The road network of São Paulo is notorious for traffic congestion. According to Rede Nossa São Paulo, some motorists spend a month per year sitting in traffic. In 2012, the World Bank found that traffic jams caused by the 8.5million cars in São Paulo made it the 6th most congested city on earth and cost the Brazilian economy $17.8 billion; 1% of national GDP in 2012. Another study by Agência Brasil found that at city level the average daily length of traffic jams in 2013 was 300km, costing the metropolitan economy just under 8% of it’s GDP. In 2011, São Paulo University Faculty of Medicine found that poor air quality caused more deaths (4,655) amongst Paulistanos than traffic accidents (1556), AIDS (874) and breast cancer (1,277) combined.
Those are the statistics, but it’s important to remember the impact this must be having on the lives of São Paulo’s 20 million residents, not to mention the difficulties caused to organisations trying to function in the city. It is against this backdrop that insurance company Porto Seguro has introduced a new way of providing breakdown assistance to stranded motorists in the city; e-bike.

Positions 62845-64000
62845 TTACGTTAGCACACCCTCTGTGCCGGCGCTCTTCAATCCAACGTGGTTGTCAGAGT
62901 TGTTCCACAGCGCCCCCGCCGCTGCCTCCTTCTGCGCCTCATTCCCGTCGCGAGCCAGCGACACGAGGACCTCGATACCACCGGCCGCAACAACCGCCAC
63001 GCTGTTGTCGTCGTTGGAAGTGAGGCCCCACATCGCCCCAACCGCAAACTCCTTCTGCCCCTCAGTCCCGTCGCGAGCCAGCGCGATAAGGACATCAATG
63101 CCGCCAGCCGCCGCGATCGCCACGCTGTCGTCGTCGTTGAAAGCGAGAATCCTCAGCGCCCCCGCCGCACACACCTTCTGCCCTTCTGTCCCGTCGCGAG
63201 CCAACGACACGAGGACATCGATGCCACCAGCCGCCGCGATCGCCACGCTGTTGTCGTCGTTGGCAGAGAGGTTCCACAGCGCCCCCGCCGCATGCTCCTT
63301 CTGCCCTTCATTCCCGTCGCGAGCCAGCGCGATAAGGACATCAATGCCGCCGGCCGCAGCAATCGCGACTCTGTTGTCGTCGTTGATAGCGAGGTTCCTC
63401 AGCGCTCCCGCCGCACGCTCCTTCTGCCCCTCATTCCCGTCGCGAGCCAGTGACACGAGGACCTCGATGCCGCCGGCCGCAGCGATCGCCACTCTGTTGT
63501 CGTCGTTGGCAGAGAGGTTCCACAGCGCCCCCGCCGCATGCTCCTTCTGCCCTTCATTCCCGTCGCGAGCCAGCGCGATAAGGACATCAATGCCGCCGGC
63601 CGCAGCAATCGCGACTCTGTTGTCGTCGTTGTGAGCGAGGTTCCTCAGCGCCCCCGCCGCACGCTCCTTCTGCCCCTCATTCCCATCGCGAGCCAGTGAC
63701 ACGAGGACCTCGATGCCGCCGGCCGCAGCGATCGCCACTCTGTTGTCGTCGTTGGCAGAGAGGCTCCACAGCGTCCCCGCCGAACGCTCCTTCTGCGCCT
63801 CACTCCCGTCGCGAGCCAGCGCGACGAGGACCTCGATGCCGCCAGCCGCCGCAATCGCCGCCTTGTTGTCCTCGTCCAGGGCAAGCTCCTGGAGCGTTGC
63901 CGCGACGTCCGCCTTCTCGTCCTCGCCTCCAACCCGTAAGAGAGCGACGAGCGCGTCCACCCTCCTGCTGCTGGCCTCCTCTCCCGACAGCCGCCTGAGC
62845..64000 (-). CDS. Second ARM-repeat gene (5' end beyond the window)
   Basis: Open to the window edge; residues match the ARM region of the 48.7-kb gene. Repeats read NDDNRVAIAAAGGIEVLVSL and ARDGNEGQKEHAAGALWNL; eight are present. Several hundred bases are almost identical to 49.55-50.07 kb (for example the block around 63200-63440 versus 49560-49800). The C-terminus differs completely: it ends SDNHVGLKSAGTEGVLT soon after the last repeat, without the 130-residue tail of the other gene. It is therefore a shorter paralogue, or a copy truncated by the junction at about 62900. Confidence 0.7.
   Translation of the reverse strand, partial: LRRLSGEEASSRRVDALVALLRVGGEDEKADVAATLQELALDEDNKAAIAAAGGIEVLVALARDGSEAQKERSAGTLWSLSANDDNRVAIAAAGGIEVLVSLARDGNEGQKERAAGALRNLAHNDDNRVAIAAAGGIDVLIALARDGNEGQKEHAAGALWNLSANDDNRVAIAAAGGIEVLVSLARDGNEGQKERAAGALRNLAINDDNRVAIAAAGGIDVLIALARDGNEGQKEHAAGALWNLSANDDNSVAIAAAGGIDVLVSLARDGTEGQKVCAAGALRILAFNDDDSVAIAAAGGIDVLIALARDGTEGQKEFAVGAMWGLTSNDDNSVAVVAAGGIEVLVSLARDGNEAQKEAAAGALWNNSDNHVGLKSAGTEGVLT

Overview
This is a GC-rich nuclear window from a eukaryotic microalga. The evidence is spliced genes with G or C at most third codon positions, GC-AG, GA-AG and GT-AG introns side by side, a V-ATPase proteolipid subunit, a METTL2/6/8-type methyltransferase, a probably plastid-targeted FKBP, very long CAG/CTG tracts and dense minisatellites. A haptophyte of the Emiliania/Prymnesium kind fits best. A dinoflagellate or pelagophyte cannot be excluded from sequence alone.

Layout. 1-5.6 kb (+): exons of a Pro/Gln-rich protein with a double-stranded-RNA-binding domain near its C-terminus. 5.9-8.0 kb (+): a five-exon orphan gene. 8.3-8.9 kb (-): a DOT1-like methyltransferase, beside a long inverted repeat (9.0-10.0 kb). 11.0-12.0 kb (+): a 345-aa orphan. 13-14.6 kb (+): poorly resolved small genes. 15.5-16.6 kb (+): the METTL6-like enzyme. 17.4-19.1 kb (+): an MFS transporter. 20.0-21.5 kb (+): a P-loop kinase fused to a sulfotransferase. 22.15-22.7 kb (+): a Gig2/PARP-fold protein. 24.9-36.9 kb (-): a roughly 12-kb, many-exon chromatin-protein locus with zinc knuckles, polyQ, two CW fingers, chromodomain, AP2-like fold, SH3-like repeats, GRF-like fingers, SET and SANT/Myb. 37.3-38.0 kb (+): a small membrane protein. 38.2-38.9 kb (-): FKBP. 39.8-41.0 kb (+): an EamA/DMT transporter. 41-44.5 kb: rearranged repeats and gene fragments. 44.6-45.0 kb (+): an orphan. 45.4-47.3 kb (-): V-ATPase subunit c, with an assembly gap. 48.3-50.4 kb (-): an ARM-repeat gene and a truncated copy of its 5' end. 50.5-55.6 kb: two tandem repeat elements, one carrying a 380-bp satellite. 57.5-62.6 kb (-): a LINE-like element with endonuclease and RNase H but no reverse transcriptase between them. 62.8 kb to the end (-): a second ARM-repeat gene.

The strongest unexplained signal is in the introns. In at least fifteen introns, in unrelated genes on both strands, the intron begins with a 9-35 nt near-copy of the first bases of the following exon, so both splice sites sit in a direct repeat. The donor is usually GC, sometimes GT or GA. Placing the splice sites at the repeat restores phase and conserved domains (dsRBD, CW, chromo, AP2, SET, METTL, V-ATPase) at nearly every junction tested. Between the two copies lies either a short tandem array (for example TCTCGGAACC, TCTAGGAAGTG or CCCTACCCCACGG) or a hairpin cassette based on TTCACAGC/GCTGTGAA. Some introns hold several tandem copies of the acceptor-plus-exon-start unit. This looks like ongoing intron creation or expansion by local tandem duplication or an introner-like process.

Yes, you read that right; it’s strange but true – bikes are now being deployed to help keep cars on the road. Porto Seguro offers two services to their customers: Bike Socorro – call outs to roadside breakdowns, and Bike Vistoria – call outs to customers’ homes.
Porto Seguro have a fleet of 50 bikes in São Paulo, from which simple repairs such as tyre replacements, are carried out. The pedal-powered mechanics are even able to recharge car batteries using the e-bike’s battery.
Reasons for the switch to e-bikes cited by Porto Seguro include an aim to reduce response times by 25% as well as reductions in the costs associated with running motorised vehicles, such as maintenance and fuel. Another goal is to reduce emissions as part of the organisation’s Corporate Social Responsibility plan; the organisation claims that their Bike Vistoria service avoids 218 kg of CO2 / month.
In a city where traffic congestion is taking such a toll, hopefully the irony will not be lost on the stranded motorists being helped by the pedal-powered mechanics. Meanwhile, Porto Seguro hopes to roll out their e-bike services to more areas of the country in the near future.
Innovations: bikes fixing cars, emissions reduction
Organisation: Porto Seguros
City: São Paulo
Rede Nossa São Paulo: “Dia Mundial Sem Carro” (Portugese)
World Bank: “Changing Commuters’ Choices Helps São Paulo Reduce Traffic Congestion”
Agência Brasil: “Custo de congestionamentos no Rio e em São Paulo atinge R$ 98 bilhões” (Portugese)
Globo: “Estudo aponta que poluição mata mais que o trânsito em São Paulo” (Portugese)
Mundo Eco: “Bicicleta elétrica” (Portugese)